I love talking about record matching issues. Feel free to contact me at bezell balanceengines.com
bnordberg
bnordberg
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I agree with Mr Dougherty, in a perfect world we would not want or need to do this. Unfortunately when you get patients in the ER, getting a correct spelling of their name is second to stopping the bleeding. I've been using probabilistic techniques for years - particularly with EMS (emergency medical services), where the patient may not even be able to give a name.

I found that once we get below .80 the matches are of variable use. But it depends on the fields you have to match with, and the discriminating power of each within the set.

Hyphenated last names (for example Nordberg vs Halbe-Nordberg) are the worst as they produce very weak matches, but the match is evident when human reviewed - hence the need for human intervention.





Aaron N. Cutshall
Aaron N. Cutshall
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Brian,

It's an interesting approach and one that I wish I could use, however this doesn't allow me to establish conditional matching as well. Therefore, I'm attempting to do record grouping within T-SQL. While I can identify the matches easily enough for a single record, I'm having trouble doing so in bulk. I cannot seem to create unique group identifiers for each set of matches.

If I take each record one at a time and compare against all records, I get a reasonably accurate match rate, but it takes almost 24 hours to group 90,000 records (and that's just my sample size!!). I currently have 23 various tests with a decreasing confidence level to determine if records should be grouped together. I considered using a RANK() OVER partition method, but the ORDER BY portion is not precise enough to account for allowable variances (such as month and day being reversed in a DOB).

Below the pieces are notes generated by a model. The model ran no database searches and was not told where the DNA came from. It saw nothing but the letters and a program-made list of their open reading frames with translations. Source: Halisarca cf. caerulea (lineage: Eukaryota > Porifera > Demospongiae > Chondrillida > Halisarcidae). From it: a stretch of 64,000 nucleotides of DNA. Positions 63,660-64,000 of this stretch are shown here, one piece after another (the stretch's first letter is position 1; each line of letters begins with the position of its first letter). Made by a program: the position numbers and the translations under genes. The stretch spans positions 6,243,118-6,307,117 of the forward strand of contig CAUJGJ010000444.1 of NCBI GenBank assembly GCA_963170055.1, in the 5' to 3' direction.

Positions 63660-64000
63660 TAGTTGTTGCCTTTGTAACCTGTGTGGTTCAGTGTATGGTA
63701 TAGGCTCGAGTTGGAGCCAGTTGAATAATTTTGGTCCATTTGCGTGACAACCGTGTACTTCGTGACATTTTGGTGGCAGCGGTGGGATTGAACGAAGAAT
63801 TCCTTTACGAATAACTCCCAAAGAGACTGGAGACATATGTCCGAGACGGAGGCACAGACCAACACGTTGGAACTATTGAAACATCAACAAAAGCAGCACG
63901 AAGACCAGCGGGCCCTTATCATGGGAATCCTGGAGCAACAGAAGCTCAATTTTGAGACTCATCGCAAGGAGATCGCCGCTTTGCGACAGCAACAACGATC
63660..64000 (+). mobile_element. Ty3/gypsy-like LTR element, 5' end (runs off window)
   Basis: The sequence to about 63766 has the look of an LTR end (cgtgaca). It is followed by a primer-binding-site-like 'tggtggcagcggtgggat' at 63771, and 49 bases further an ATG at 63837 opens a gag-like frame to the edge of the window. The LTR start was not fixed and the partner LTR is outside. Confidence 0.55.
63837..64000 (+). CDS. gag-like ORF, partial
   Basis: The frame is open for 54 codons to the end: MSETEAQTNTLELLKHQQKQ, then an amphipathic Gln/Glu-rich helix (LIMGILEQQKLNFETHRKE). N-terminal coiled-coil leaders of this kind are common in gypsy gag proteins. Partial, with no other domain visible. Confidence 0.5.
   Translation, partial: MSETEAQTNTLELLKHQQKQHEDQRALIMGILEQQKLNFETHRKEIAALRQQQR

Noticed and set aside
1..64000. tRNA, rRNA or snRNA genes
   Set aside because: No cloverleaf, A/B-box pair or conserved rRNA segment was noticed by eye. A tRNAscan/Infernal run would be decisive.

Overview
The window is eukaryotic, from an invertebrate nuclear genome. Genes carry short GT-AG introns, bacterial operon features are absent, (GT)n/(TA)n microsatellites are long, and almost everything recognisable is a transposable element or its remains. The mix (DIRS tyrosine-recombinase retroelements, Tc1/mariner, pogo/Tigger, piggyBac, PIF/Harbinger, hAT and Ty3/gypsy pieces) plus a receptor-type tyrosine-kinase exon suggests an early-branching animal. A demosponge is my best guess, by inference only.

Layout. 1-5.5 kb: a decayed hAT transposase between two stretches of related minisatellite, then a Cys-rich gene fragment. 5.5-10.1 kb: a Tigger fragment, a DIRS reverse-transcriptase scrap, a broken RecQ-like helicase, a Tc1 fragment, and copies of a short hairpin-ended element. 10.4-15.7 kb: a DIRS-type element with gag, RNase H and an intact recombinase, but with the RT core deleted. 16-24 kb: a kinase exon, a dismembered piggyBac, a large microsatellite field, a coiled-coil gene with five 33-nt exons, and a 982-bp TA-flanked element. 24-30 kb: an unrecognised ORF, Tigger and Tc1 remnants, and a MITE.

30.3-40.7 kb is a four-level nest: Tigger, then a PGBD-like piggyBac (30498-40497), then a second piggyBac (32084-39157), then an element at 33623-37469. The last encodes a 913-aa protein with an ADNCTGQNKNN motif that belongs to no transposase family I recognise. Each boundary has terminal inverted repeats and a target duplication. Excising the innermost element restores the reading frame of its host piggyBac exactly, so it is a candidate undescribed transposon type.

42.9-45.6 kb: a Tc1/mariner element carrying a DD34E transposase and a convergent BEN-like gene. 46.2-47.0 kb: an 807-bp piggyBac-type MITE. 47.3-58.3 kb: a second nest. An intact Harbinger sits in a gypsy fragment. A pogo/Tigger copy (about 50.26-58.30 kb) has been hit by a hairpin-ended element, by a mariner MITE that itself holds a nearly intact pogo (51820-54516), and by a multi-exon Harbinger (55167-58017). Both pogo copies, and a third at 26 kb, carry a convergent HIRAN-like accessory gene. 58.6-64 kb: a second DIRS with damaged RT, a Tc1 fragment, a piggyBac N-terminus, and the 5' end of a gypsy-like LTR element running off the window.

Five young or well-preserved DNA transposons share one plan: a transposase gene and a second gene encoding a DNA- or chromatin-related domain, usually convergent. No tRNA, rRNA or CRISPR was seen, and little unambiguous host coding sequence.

Does anyone have any suggestions?

Aaron


"...when ye are in the service of your fellow beings ye are only in the service of your God." -- Mosiah 2:17
frecal
frecal
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Hi not sure if you will get this post or not but here goes.
I have started working on a Linkage Project and was mucking around with the Fuzzy Matching in sql 2008. Do you know if there is a way of sort of fuzzy matching on date ie birthdate which is a common field in different data sets. I guess it would do a check to see how far it was out by and allocate a score.
thanks
Fred
bnordberg
bnordberg
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Yes date of birth is always good to use. And it will allocate a proximity score. Unfortunatly DOB's can differ significantly with simple typos e.g: 5/11/1972 vs 5/11/1927 or the more common 5/11/1972 vs 11/5/1972... So make sure you have other, more reliable variables to include (gender, names ...)



frecal
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thanks for your reply. why is that Date fields will only display for exact matches?
I cant set it to fuzzy matching.
the fields i use are firstname, surname, sex and Date of birth. but unfortunately the Date of birth only looks at exact matches.
any ideas?

thanks again
Fred